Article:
Mady- Popular Discontent Revolution and Democratization in Egypt in a Globalizing world.pdf

39 see riad al khoury eu and us free trade agreements

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39. See Riad al Khoury, EU and U.S. Free Trade Agreements in the Middle East and North Africa , 8 C ARNEGIE P APERS 1, 22 (2008), available at files/cmec8_al_khouri_final.pdf (discussing free trade agreements and perceptions of “Western-led globalization”). 40. Marie Duboc, Socipolitical Mobolization in Egypt , in S OCIAL P ROTEST AND C IVILIAN R EVOLUTIONS IN A RAB C OUNTRIES 143-45, (Nabil Abdelfattah ed., 2011). 41. D ENIS J. S ULLIVAN & K IMBERLY J ONES , G LOBAL S ECURITY W ATCH , E GYPT : A R EFERENCE H ANDBOOK 29 (2008). 42. I NT L C RISIS G ROUP , M IDDLE E./N. A FR . R. N O . 61: E GYPT ' S S INAI Q UESTION 1 (2007), available at 20Africa/North%20Africa/Egypt/61_egypts_sinai_question.pdf. This content downloaded from 131.94.16.10 on Fri, 11 Jan 2019 02:33:54 UTC All use subject to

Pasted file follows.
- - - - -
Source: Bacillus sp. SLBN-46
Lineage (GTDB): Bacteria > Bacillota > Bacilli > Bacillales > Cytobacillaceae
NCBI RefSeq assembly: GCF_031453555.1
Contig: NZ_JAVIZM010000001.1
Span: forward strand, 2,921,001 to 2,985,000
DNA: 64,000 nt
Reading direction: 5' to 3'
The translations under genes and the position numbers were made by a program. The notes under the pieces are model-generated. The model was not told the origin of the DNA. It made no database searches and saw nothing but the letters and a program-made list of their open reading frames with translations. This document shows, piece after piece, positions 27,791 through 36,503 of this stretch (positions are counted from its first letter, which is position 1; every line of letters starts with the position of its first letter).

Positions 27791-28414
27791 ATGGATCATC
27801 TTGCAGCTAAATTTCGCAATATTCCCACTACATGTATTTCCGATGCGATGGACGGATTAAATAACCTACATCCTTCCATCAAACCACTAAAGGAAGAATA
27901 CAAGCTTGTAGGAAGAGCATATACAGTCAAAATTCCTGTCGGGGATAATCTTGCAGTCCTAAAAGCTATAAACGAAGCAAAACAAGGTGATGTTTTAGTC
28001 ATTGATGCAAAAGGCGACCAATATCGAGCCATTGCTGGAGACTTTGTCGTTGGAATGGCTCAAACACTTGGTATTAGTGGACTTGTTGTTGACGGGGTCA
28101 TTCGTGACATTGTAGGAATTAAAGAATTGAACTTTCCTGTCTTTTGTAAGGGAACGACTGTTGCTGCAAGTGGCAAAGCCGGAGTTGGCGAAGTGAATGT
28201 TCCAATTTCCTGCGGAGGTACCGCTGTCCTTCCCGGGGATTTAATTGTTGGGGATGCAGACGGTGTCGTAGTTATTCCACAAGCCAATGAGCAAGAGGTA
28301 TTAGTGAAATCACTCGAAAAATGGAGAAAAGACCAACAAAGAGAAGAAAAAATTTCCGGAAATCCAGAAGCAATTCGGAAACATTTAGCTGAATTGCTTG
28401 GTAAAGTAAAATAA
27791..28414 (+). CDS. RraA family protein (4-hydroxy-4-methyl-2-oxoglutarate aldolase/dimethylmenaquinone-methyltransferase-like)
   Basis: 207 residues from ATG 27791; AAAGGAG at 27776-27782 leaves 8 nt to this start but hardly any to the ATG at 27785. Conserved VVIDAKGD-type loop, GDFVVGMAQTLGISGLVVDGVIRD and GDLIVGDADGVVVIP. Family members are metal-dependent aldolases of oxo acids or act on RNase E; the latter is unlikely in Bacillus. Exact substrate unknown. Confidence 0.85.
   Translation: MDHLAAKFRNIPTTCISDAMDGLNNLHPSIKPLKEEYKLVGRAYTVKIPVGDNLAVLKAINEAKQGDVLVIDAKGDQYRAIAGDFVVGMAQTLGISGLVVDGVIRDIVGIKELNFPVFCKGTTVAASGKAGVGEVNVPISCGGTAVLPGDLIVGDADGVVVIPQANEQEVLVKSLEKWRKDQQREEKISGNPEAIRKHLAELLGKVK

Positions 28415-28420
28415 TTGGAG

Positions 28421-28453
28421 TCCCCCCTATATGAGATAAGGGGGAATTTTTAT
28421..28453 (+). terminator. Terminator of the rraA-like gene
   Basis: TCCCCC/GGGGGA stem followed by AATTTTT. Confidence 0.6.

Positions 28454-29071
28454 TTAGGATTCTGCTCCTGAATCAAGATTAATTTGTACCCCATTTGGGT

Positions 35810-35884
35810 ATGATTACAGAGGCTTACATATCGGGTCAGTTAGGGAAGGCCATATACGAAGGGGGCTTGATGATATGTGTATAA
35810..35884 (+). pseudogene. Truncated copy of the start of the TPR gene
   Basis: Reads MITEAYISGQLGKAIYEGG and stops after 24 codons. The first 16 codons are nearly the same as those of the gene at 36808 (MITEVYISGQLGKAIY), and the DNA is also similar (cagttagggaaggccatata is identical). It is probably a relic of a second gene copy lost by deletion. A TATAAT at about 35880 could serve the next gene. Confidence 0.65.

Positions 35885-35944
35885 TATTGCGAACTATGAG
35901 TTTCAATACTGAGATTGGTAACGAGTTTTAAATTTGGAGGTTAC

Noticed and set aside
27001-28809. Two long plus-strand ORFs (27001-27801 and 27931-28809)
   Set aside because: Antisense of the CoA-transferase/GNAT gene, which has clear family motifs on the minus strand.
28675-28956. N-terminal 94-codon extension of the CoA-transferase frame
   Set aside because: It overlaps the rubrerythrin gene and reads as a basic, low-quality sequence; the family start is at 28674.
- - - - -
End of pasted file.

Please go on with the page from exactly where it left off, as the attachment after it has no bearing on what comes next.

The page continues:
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326 I NDIANA J OURNAL OF G LOBAL L EGAL S TUDIES 20:1 In the meantime, Egypt witnessed three important developments: two political and the third related to the labor sector, all concerned with informal politics. A. Kifaya Protest Movement The first political development consists of the emergence of the first protest movement called “enough” or the Kifaya movement, which opposed Mubarak’s plan for hereditary succession. 43 The Kifaya movement organized a series of demonstrations against the President and his plan; however, the protests were surrounded by a large number of Central Security soldiers. Nonetheless, Kifaya succeeded in achieving at least two important goals. The first was breaking the psychological barrier of fear, which prevented Egyptians from criticizing the president. Kifaya planted the seeds of a culture of social protest. The second accomplishment was overriding chronic differences and divisions within the Egyptian opposition and thus forming a protest movement. Kifaya was formed as a cross-ideological movement encompassing activists from both the left and right, as well as both Islamists and independents. However, the movement has not developed certain tools necessary for a successful protest movement, such as internal coherent organization, mobilization strategy, and recruitment means. Kifaya was also faced with obstacles related to the nature of the rentier state and clientelism with millions of people dependent on state jobs. Other obstacles included the divisions within the ranks of the opposition and Kifaya’s shortcomings in building long-term political alliances based on the basic tenets of democracy. Kifaya failed to mobilize a large number of people on its political agenda and was unable to impose itself as a political power with a strong and popular base. 44 Thus it remained an elitist movement in the eyes of many. B. Labor Protest Although the Mubarak regime had a tremendous ability to cope with economic challenges and deal with opposition actors, a wave of labor protests erupted, making social and economic demands during the first decade of the twentieth century.
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